James Anderson to remain Test vice-captain despite Stokes' return
What's the news?
England's senior new ball bowler James Anderson has been retained as the Test vice-captain despite the return of Ben Stokes into the fold for the longest format.
With Stokes yet to attain full clearance on the matter of affray for which he was charged in September last year, England have preferred to keep Anderson as the deputy to Joe Root. "I'm delighted Joe has asked me to do it again for this series," Anderson told the BBC. "It doesn't change my role in the team a huge amount. I see myself as a senior player and I'm there for people if they need advice.”
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With the controversial all-rounder Stokes eliminated from the Ashes in Australia last winter, Anderson was given the charge to be the vice-captain of the side as England still awaited a result on the Stokes story. Though he has pleaded not guilty for an assault on a young man outside a nightclub in Bristol, a pending trial whose date has been fixed for August 6, will see him miss the Lord's Test against India during the home summer in 2018.
Stokes' international return took place on the ongoing tour of New Zealand itself, where he made a comeback into the England XI during the first ODI at Hamilton, going on to play all five matches in the series which England won 3-2.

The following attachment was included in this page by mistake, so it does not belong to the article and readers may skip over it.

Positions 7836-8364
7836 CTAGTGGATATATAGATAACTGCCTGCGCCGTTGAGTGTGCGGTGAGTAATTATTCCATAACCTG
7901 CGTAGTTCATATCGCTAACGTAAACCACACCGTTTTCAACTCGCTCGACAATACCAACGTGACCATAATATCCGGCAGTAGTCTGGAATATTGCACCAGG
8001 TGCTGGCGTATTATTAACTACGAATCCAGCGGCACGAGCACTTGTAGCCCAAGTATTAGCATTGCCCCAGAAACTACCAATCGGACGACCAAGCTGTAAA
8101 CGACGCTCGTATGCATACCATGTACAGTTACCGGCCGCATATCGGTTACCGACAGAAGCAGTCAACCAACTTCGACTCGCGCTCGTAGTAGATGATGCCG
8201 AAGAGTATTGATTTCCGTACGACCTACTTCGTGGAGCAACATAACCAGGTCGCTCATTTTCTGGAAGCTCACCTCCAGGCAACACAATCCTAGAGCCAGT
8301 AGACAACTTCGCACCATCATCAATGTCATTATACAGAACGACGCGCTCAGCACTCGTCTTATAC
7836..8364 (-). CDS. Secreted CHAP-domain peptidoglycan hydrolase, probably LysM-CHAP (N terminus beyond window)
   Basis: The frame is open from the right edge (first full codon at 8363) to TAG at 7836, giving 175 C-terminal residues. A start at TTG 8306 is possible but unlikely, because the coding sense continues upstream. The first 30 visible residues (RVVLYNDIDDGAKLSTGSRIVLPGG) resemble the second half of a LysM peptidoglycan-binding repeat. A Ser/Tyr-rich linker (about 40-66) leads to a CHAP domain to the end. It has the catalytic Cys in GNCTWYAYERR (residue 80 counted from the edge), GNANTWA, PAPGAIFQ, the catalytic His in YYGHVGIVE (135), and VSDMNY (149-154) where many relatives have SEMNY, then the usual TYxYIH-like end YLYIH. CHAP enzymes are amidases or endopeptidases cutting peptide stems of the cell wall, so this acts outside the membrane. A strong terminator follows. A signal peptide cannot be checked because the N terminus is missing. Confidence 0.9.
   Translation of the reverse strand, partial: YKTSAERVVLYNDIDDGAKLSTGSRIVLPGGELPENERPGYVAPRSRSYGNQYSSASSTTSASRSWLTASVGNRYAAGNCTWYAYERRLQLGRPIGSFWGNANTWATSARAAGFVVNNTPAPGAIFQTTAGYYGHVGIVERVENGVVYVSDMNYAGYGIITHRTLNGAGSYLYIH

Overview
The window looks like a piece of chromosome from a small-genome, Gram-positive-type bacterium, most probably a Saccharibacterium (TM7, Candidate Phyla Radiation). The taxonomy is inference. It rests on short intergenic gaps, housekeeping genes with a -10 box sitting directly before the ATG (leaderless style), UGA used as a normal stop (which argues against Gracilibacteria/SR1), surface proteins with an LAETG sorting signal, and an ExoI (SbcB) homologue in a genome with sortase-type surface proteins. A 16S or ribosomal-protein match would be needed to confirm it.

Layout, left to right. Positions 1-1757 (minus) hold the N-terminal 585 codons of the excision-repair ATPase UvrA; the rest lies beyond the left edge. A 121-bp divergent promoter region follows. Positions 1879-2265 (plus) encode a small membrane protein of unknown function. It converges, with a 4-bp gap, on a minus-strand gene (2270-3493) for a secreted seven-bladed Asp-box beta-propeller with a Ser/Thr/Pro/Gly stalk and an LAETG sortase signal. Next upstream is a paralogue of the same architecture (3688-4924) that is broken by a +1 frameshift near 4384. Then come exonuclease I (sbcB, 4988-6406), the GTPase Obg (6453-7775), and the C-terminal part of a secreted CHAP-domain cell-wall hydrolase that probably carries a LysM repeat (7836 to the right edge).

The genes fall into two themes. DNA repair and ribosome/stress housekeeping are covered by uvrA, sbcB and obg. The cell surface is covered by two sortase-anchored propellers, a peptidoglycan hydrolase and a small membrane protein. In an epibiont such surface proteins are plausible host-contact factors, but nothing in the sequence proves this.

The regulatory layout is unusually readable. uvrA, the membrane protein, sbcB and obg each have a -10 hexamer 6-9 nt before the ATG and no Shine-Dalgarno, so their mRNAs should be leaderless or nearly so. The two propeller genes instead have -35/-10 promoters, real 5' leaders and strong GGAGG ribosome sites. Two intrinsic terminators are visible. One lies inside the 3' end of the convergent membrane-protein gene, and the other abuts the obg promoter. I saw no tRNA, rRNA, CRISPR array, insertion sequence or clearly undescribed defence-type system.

The heart of the matter
The fact that he will now be required to lead the side lest an injury or illness plights Root, the 35-year-old Anderson would be ready to advice youngsters and guide them wherever he can. “Certainly if Joe needs help on the field, I'm there for him. Again in the dressing-room, it's trying to get people relaxed and ready to play Test cricket. It's not just my job; it's Joe's, Alastair Cook and Stuart Broad have plenty of experience, and the coaches as well who have been around the block. It's our job to help out where we can and try to help this team progress,” said Anderson of his role as the vice-captain.
The first Test between New Zealand and England begins on March 22 at Auckland – that will be the first day-night affair to be played in the country – with the second and final match starting on March 30 at Christchurch.
The England management's decision to stick with Anderson is understandable not only because he is a veteran in the dressing room, but also because with Stokes yet to be completely free from the charges levelled against him. It was only sensible that they choose an option which is sure to serve them at least in the medium-term.